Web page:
de | en
about us

Project phases
Project request

       Brand practice

There are about 7 million short names (up to 5 letters) and practically infinite long names (5 to 10 letters). Nevertheless, all these names have basic structures in common, which are essential for naming.

Below we have compiled the most important ones for you. There is more to naming than meets the eye...

A   B   C   D   E   F   G   H   I   J   K   L
M   N   O   P   Q   R   S   T   U   V   W
X   Y   Z


The above names are used for illustrative purposes only. Most of these examples are copyrighted trademarks of their respective companies.

Duden, Die deutsche Rechtschreibung, Dudenverlag, Mannheim (1996). Pelz, Linguistik (1996), S. 41. Mahmoudian, Zeichen, in: Martinet, (Hrsg.), Linguistik (1973), Carroll, John M. (1985). What's in a Name? An Essay in the Psychology of Reference. New York: W.H. Freeman & Cpy Cottle, Basil (1983). Names. London: Thames and Hudson Ltd. Crystal, David (1987). The Cambridge Encyclopedia of Language. Cambridge: Cambridge University Press. Fromkin, Victoria and Robert Rodman (1978). An Introduction to Language, Second Edition. New York: Holt, Rinehart and Winston. Morris, William, ed. (1979). The American Heritage Dictionary of the English Language, New College Edition. Boston: Houghton Mifflin Company. Pei, Mario (1966). Glossary of Linguistic Terminology. New York: Columbia University Press. Perrine, Laurence (1977). B. Lorenzen, Designschutz im europ. und intern. Recht, Hamburg (2002); zur Illustration s. div. Design-Klassiker (z.B. Fortuny-Pallucco, BKF, Shaker-Möbel, Gilda, Eiermann-Tisch, Gugelot-Bett, Design und Moebel von Vitra, Tolomeo von De Lucchi , Luxo L-1 und div. Leuchten) auf und Sound and Sense, An Introduction to Poetry, Fifth Edition. New York: Harcourt Brace Jovanovich, Inc. The Editors of Inc. Magazine (1988). The Best of Inc. Guide to Marketing and Selling. New York: Prentice Hall Press. Vanden Bergh, Bruce, Keith Adler, and Lauren Oliver (1987). "Linguistic Distinction Among Top Brand Names," Journal of Advertising Research, August/September, 39-44.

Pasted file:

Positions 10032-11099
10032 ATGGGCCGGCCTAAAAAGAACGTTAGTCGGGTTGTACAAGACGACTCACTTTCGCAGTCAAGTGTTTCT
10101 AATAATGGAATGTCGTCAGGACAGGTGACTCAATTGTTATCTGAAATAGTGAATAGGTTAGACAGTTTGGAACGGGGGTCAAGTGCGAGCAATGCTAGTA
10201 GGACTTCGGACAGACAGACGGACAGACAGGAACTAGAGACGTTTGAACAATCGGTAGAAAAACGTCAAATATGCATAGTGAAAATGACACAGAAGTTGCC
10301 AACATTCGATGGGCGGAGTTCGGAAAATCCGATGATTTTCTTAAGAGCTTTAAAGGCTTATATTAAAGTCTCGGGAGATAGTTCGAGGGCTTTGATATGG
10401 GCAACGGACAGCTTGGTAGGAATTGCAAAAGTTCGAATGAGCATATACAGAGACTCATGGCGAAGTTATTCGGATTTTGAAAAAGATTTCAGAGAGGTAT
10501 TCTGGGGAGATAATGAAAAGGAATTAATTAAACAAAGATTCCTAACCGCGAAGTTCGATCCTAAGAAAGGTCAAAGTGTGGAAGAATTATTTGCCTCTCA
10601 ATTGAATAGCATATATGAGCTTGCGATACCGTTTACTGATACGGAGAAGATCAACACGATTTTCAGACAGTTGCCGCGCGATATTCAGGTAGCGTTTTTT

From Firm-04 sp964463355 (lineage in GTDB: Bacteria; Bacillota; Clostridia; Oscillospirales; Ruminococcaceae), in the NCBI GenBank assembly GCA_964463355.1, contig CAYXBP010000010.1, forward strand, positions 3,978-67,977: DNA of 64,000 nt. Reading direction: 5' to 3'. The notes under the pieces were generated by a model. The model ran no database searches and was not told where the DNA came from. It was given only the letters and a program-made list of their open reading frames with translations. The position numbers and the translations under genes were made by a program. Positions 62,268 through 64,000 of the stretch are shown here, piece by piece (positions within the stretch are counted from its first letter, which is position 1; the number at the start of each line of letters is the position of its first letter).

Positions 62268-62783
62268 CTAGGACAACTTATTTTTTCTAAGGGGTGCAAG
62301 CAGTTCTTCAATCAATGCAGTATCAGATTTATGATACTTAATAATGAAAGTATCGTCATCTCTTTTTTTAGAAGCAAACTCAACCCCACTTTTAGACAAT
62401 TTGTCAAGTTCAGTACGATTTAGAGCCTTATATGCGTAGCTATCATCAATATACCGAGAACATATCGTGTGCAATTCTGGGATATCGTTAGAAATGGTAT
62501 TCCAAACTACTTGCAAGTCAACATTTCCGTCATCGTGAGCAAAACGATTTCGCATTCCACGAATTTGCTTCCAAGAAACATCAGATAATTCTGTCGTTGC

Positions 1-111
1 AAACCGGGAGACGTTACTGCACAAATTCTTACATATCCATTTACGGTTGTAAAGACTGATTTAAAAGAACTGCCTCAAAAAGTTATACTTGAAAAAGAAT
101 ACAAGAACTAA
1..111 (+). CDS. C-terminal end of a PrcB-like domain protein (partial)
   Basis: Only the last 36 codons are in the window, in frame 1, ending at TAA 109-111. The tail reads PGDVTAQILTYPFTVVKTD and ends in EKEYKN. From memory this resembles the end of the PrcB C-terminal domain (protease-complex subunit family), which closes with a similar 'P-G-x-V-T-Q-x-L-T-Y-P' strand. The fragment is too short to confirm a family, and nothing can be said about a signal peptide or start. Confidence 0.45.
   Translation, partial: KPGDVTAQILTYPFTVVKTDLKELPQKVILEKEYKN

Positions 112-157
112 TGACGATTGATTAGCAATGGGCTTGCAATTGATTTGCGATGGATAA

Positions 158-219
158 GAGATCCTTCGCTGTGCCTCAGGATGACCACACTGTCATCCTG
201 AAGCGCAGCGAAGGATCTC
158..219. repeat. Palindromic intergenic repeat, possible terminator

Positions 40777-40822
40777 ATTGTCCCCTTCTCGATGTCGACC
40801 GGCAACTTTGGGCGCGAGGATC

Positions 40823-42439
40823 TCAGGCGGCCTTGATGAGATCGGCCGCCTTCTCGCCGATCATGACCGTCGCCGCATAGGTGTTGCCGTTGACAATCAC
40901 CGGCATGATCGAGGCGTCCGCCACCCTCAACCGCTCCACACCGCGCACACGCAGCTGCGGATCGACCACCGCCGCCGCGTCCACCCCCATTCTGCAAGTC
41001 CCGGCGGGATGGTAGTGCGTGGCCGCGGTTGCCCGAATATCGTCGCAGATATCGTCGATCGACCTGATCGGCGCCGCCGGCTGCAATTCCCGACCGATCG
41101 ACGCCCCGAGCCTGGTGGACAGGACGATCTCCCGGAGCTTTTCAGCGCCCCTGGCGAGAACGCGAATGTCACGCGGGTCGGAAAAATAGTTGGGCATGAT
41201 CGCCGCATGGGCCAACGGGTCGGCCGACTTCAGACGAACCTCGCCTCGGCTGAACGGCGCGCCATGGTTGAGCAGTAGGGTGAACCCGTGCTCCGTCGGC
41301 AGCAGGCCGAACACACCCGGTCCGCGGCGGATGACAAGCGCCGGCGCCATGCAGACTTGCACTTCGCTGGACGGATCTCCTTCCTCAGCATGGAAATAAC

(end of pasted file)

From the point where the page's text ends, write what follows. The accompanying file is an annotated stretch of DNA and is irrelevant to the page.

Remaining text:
A word formed from initial letters of a series of words in a sentence. The advantage of a commercially used abbreviation is that it challenges the consumer to solve the cryptic puzzle. In addition, abbreviations often create insider brands with an upscale, slangy feel. The main disadvantage is the aloofness and abstractness, which leads to quick forgetting without appropriate investment in advertising campaigns. Example 1: 'IWC' for International Watch Company Example 2: 'Qantas' for Queensland And Northern Territory Air Service Example 3: 'BASF' for Badische Anilin & Soda Fabrik

Repetition of the same consonant sound or of different vowel sounds at the beginning of a word or in stressed syllables Example 1: 'Betti Bossy' (Swiss cooking art figure) Example 2: 'Marilyn Monroe' (art name for Norma Jean Baker born in 1926) Example 3: 'Donald Duck' (relative of 'Scrooge McDuck', 'Dusel Duck', 'Clas Clever', etc.) Example 4: ''Pasta Pronto'' (pasta ready meal)

Explicit or implicit homage or reference to models in classical literature. Example 1: Fiat Ulysse (allusion to Homer's Odyssey, the odyssey of Odysseus) Example 2: 'Nike' (Nike of Samothrace, goddess of victory in Greek mythology).

Alphanumeric names
A name consisting of a combination of letters and numbers. Many names work this way today, especially those that want to emphasize the technical context. Examples: 'BMW 540i', 'Airbus' A380' or '7-Up'.

The fusion of two or more meanings in one name. Example: the minivan 'Dodge Caravan', an amalgam of 'car' and 'van', which is additionally an independent word with its own meaning.

Creation or modification of a particular name based on an existing name or language pattern. Example: 'Skater's Paradise' is an analogy to 'Surfer's Paradise' (suburb in austral. Queensland).

Insertion of a vowel or vowels to break up a tedious consonant sequence. This often happens when terms are exported to another language with specific consonant-vowel pronunciation rules. Example: 'M&Ms' from Nestle exist in Japan as 'Emuandoemu'.

Name meaning that is opposite to other. A variety that, by breaking a taboo, commands attention. The product is defined by what it is not. Examples: 'The Uncola' (the nickname of '7-Up' in the USA).

A name that reflects the Nature, Person, and Occupation of a natural person. Examples: Master Clean, Mr. Bean, Larry Speakes (White House spokesman under President Ronald Reagan).

Associative field
A series of words associated in form, meaning, or both; often paradigmatic in nature. Example 1: the commercialization of the Internet has seen many names with .net or .com components Example 2: in the 1970s, the early days of electronics, '-tronic' was a popular name component